AT&T announced this morning it's adding free HBO to all customers on its unlimited wireless plans, including both Unlimited Plus and Unlimited Choice. The carrier in April had offered free HBO only to those on Unlimited Plus - its premium tier - but today's move brings the network to the Unlimited Choice plan as well.
Currently, AT&T's Unlimited Choice plan offers unlimited data, talk and text for $60 per month, or 4 lines for under $40 per line.
The option will become available to both new and existing AT&T Unlimited Choice customers starting on Friday, September 15th, says AT&T.
The addition of HBO doesn't change the pricing for either plan, however - instead, it's being used as a lure to entice more customers to switch to AT&T and retain existing ones, while leveraging the company's soon-to-close acquisition of Time Warner, the parent company for HBO. The deal is expected to go through, so AT&T isn't wasting much time putting its various assets to use.
As before when it rolled out free HBO to Unlimited Plus customers, AT&T is also sweetening this new deal by offering a $25 monthly video credit for Unlimited Choice customers that can be used towards any applicable AT&T video service, including its streaming service for cord cutters, DirecTV Now, as well as DirecTV and U-Verse TV.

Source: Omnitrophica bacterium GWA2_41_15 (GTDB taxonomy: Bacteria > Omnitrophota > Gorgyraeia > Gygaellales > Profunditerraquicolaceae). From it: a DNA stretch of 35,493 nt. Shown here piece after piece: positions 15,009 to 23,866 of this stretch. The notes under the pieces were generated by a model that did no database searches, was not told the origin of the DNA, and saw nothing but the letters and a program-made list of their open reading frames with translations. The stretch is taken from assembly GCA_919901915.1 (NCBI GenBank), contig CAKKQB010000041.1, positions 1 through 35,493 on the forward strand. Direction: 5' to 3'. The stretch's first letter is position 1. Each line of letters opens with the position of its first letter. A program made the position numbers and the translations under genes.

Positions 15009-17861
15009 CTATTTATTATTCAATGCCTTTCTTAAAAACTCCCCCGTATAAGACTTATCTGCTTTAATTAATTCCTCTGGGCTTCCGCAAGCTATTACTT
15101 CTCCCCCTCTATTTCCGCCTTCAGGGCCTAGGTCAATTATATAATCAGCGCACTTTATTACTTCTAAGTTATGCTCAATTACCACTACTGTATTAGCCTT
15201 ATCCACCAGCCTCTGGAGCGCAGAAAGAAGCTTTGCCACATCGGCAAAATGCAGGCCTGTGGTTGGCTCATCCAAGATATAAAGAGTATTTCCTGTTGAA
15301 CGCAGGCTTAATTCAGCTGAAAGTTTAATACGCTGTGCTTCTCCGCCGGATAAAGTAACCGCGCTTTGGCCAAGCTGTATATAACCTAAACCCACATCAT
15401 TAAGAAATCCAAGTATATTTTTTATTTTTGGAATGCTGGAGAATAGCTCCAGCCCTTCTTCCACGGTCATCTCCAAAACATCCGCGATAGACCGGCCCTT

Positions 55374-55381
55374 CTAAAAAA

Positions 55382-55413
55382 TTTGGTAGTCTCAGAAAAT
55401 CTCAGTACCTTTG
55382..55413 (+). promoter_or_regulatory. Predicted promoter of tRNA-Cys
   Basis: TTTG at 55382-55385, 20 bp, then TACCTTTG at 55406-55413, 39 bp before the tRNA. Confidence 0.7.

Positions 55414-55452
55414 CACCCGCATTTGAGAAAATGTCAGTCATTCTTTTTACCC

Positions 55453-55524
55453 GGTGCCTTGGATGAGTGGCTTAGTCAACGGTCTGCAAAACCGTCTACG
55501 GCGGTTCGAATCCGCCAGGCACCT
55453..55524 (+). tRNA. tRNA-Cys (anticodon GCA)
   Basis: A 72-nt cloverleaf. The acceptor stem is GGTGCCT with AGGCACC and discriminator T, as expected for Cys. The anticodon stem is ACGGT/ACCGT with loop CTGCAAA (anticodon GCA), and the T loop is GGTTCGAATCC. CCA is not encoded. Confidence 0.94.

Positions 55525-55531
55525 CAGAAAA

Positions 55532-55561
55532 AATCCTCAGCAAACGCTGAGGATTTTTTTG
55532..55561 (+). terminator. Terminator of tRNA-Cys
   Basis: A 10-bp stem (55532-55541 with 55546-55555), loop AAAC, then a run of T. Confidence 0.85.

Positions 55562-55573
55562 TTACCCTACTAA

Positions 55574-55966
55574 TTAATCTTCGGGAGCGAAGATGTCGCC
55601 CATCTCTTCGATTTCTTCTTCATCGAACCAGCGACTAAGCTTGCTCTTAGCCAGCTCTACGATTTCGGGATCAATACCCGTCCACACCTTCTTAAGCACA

With the $25 credit, that means AT&T customers can basically add on over-the-top streaming TV for $10 per month, as DirecTV Now's plans begin at $35 per month. The fine print, however, notes that the credit starts within three billing cycles, so don't expect it right away.
Customers with an existing AT&T video service will have HBO added for no extra charge to their existing plan, while current HBO subscribers will just no longer have to pay, the announcement explains. For those who don't subscribe to HBO through an AT&T video service, they'll be able to access HBO through the DirecTV Now and HBO GO applications.
The new offer comes shortly after rival T-Mobile said it would begin giving away free Netflix to its unlimited data family plans, as both carriers try to find an angle to promote their unlimited plans in the wake of Verizon's [disclosure: TechCrunch parent, by way of AOL] decision to throttle video in its own unlimited plan.